Deacon’s Corner, September 20, 2020

I’m literally sitting on the shore of Lake Superior writing this.  It’s a perfect evening.  The temperature is cool.  The waves are gently lapping at the sand, and the sun is slowly becoming an orange ball in the sky.  Fall colors are beginning to show around the shoreline, and there is a hint of campfire smell in the air.  The peacefulness reminds me that God doesn’t think the way I do, and I thank Him for that.  Left to my own demise, my mind would wander to think of all the “stuff” I should be doing right now.  Instead, the simple beauty of this evening is God’s way of telling me to sit back and enjoy the moment in the magnificence of His Creation.

In our first reading today, we hear God say, “My thoughts are not your thoughts and my ways are not your ways.”  Think about that for a minute.   Left to our human reasoning, everything we do, everything we think, and everything we say would not be the way God would do it.  In the Gospel, we get a glimpse of the way God thinks with the parable about the vineyard owner and the workers he hires (John 20:1-16a).  Those who worked only a few hours are paid as much as those who worked all day.  Now, it didn’t make sense to the people back then, and it wouldn’t make sense in our world today.  Just as the Gospel says some workers were jealous of the others back then, how many of us would protest today and shout, “That’s not fair!”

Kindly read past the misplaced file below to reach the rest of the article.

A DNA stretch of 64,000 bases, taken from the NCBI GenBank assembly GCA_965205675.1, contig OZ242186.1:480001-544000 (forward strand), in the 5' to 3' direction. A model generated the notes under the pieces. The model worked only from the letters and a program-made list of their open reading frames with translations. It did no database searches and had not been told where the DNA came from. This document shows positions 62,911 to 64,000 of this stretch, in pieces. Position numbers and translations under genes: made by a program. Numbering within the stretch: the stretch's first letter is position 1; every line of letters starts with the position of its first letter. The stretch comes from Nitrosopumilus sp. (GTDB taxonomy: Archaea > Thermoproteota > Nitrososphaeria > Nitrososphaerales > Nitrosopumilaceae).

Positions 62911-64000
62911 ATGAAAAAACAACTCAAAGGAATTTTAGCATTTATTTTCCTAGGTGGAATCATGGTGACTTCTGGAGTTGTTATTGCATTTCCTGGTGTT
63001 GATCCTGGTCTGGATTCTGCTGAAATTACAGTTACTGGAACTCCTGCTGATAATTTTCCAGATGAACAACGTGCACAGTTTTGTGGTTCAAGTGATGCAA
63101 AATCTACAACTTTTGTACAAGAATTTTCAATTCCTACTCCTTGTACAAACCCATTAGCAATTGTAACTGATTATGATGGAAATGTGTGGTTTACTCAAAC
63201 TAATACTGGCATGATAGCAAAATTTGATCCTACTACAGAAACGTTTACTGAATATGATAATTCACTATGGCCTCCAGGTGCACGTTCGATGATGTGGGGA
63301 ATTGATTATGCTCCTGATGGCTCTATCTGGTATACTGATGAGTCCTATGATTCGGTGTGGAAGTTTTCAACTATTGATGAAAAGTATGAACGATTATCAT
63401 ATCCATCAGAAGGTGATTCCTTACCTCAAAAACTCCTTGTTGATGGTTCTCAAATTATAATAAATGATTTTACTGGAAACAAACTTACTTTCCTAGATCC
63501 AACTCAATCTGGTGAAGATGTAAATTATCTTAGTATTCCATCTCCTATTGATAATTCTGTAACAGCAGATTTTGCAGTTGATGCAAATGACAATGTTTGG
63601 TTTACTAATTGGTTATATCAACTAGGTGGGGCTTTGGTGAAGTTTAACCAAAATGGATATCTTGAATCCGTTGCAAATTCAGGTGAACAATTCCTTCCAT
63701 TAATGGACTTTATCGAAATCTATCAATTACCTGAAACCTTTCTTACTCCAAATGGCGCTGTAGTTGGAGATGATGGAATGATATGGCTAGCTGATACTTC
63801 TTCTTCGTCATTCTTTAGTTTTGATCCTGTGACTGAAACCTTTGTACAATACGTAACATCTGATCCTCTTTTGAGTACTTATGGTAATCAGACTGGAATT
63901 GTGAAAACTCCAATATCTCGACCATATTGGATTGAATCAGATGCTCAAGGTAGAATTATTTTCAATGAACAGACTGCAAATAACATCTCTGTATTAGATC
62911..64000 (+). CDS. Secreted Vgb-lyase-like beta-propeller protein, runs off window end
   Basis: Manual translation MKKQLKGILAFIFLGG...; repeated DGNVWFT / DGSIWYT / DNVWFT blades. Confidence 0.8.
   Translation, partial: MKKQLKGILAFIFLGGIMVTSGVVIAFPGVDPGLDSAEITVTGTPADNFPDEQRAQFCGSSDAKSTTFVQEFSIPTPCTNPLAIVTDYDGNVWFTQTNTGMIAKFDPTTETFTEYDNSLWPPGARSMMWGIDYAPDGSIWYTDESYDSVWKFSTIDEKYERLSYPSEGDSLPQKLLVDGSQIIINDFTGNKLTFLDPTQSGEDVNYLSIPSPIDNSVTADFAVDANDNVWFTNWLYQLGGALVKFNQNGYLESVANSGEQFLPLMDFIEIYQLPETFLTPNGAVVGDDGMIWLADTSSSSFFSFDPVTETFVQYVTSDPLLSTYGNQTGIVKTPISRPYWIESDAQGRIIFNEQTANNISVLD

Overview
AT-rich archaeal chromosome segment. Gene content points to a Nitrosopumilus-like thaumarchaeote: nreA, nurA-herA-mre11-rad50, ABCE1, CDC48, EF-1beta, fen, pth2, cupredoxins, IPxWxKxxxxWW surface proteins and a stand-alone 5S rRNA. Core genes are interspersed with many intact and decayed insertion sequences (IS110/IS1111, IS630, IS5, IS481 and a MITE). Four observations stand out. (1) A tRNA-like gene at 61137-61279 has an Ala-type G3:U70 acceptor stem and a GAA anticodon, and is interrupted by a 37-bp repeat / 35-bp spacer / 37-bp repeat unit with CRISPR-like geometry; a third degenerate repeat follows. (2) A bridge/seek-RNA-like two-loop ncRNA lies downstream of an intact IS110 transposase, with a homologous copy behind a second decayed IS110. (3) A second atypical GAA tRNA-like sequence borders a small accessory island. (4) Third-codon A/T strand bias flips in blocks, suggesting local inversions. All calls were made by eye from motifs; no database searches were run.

But, God doesn’t think the way we do.  The temptation for us, just as it was back then, is to measure our life by what we deserve.  But, the truth is, God is extremely generous and merciful. He is just and always gives us far more than we deserve.  Even though we may seem totally unworthy, He still calls everyone to work in His kingdom.  And when we do, His grace overflows within us.

In our second reading, St. Paul says to “conduct yourselves in a way worthy of the Gospel of Christ.”  In all our relationships – at work, at school, with our family and friends, even those random encounters with others – we must treat others with respect.  We must act justly, honestly, and with integrity.  Our love must leave no one behind.  Because, that’s what it means to work in God’s vineyard.  Even though everyone may not enter the vineyard at the same time, everyone deserves to experience the same love of God through their encounters with us.

May we pray this week for the grace to unselfishly work in the vineyard, and make a difference in someone’s life who is in need of God’s love the most.

Deacon John

 

Posted in Deacon's Corner.

Leave a Reply

Your email address will not be published. Required fields are marked *